How does non-wage garnishment work when someone owes you money?

On Behalf of | Apr 12, 2023 | Creditors' Rights |

When someone in Ohio owes you money, you may need to take extra steps if the indebted party appears reluctant to pay you. In some cases, you may have to take your case to court, and if you win in court, you become the creditor while the indebted party becomes the debtor.

Per the Hamilton County Municipal Court Help Center, even if you win in court, it is still your responsibility, and not the court’s, to make sure you receive payment from the party who owes you money. A potential way to recoup what someone owes you involves the process of non-wage garnishment.

What happens during non-wage garnishment

While wage garnishment involves taking a portion of the debtor’s earnings until you receive what the debtor owes you, non-wage garnishment works a bit differently. Non-wage garnishment involves collecting funds from the debtor that do not include his or her wages, such as the funds the debtor has sitting in his or her bank account. There are certain assets you may not be able to garnish, including pensions and other government benefits.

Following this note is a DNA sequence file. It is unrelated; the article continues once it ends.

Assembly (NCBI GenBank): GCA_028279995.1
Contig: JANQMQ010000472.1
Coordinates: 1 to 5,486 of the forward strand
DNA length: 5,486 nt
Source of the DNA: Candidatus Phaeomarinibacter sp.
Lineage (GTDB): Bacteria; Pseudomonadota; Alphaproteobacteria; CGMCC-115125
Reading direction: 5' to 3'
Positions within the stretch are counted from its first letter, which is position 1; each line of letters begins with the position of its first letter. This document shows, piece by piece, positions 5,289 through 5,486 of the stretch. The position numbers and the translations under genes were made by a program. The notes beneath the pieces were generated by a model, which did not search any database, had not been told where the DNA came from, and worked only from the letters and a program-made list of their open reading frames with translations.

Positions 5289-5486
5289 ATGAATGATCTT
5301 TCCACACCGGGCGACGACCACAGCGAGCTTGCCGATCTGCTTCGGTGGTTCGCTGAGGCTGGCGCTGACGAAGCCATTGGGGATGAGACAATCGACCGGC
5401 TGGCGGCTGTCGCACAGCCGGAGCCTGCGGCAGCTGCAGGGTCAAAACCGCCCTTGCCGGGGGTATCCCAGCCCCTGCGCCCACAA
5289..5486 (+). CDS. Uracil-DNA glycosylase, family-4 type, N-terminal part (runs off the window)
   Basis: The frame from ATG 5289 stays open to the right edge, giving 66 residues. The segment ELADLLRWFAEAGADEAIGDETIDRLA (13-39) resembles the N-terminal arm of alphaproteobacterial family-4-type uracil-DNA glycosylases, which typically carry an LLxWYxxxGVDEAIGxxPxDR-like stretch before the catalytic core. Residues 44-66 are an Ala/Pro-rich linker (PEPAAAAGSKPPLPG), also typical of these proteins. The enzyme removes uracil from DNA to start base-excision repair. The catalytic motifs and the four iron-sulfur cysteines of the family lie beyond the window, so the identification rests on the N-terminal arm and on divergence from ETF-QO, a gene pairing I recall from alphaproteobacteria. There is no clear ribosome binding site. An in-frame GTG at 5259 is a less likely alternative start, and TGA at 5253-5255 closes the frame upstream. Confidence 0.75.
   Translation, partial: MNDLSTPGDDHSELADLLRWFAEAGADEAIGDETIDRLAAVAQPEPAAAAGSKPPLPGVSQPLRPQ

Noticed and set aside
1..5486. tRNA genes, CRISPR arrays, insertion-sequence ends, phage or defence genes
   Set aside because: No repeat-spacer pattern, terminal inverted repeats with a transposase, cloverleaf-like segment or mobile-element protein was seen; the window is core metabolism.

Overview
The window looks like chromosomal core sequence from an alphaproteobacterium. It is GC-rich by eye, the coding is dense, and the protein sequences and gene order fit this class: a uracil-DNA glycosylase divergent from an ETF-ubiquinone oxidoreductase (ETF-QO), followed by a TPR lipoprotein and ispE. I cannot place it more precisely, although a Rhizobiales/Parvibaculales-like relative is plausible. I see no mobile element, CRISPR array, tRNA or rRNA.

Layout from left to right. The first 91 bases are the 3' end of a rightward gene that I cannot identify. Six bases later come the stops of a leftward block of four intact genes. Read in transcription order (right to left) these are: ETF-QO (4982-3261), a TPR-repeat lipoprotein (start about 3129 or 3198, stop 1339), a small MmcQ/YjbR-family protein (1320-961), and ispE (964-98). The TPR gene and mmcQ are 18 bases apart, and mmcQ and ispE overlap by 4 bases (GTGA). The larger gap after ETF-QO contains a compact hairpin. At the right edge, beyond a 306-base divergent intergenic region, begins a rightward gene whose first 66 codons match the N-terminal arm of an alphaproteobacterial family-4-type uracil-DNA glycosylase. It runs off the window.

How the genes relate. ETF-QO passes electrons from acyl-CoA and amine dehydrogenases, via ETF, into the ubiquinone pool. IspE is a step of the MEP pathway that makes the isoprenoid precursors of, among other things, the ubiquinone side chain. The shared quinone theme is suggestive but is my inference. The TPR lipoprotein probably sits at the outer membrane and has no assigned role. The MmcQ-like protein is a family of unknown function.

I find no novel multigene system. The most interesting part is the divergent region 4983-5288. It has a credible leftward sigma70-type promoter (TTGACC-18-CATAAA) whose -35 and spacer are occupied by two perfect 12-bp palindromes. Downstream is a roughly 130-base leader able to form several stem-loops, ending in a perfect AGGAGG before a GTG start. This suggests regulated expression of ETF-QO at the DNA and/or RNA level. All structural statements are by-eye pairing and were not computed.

What you need to have ready for non-wage garnishment

If you do decide to move forward with garnishing something other than your debtor’s wages, then there are certain things you need to have ready to go. You need to have the debtor’s name and the name or his or her “garnishee,” which is typically a bank. You also need to pay associated filing fees and include a check or money order made out to the bank or other garnishee. You also need to complete and supply a special non-wage garnishment form to move forward with the garnishment.

While non-wage garnishment is one possible way to collect on a debt, you may have several other options, too.

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